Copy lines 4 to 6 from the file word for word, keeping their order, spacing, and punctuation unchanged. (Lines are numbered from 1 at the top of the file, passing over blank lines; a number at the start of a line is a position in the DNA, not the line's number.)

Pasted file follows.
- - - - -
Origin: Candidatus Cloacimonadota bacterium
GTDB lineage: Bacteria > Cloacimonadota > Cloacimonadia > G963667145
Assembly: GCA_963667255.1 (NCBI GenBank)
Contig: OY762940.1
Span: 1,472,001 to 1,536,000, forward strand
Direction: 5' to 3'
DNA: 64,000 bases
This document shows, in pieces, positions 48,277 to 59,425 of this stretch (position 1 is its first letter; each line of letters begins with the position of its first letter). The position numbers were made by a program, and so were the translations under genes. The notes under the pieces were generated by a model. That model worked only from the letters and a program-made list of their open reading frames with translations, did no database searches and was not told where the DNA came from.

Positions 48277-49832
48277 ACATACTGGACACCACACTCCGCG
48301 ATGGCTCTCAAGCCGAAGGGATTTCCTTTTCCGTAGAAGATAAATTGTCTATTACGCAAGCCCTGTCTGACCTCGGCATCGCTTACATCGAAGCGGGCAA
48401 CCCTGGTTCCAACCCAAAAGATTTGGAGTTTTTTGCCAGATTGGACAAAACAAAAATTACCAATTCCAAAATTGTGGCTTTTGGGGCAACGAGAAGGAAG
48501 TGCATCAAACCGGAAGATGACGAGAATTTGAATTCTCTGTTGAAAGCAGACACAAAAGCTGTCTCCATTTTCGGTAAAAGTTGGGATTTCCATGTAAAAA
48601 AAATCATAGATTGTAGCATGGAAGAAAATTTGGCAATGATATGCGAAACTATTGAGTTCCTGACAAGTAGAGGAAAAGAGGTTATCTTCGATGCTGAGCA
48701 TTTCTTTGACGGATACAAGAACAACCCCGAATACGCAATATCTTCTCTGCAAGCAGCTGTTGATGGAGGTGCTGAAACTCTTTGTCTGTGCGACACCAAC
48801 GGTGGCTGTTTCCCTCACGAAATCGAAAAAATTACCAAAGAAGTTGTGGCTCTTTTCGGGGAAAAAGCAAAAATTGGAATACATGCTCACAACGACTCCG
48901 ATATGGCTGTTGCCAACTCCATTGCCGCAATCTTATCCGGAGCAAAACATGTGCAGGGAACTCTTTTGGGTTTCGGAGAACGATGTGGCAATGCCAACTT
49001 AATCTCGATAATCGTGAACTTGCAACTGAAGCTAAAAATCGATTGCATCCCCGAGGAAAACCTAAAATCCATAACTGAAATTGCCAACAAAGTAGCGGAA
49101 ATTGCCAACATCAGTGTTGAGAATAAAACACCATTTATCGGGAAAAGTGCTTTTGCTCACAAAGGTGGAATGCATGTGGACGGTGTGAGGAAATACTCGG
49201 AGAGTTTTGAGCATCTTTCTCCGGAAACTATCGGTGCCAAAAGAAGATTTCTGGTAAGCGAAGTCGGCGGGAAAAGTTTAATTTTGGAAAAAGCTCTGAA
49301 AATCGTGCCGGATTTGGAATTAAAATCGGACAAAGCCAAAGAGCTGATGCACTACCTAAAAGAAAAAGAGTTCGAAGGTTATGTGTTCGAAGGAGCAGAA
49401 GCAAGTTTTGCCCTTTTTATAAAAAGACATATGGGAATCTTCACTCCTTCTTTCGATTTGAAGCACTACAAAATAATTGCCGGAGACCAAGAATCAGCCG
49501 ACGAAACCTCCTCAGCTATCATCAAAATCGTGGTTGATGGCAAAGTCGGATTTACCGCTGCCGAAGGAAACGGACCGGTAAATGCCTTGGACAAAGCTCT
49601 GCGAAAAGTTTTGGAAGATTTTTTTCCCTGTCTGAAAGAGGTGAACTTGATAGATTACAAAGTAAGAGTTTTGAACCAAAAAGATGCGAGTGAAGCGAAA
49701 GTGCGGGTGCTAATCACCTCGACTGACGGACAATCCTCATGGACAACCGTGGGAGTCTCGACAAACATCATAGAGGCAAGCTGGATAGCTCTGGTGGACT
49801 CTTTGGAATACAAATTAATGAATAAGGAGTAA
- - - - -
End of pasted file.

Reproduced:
Contig: OY762940.1
Span: 1,472,001 to 1,536,000, forward strand
Direction: 5' to 3'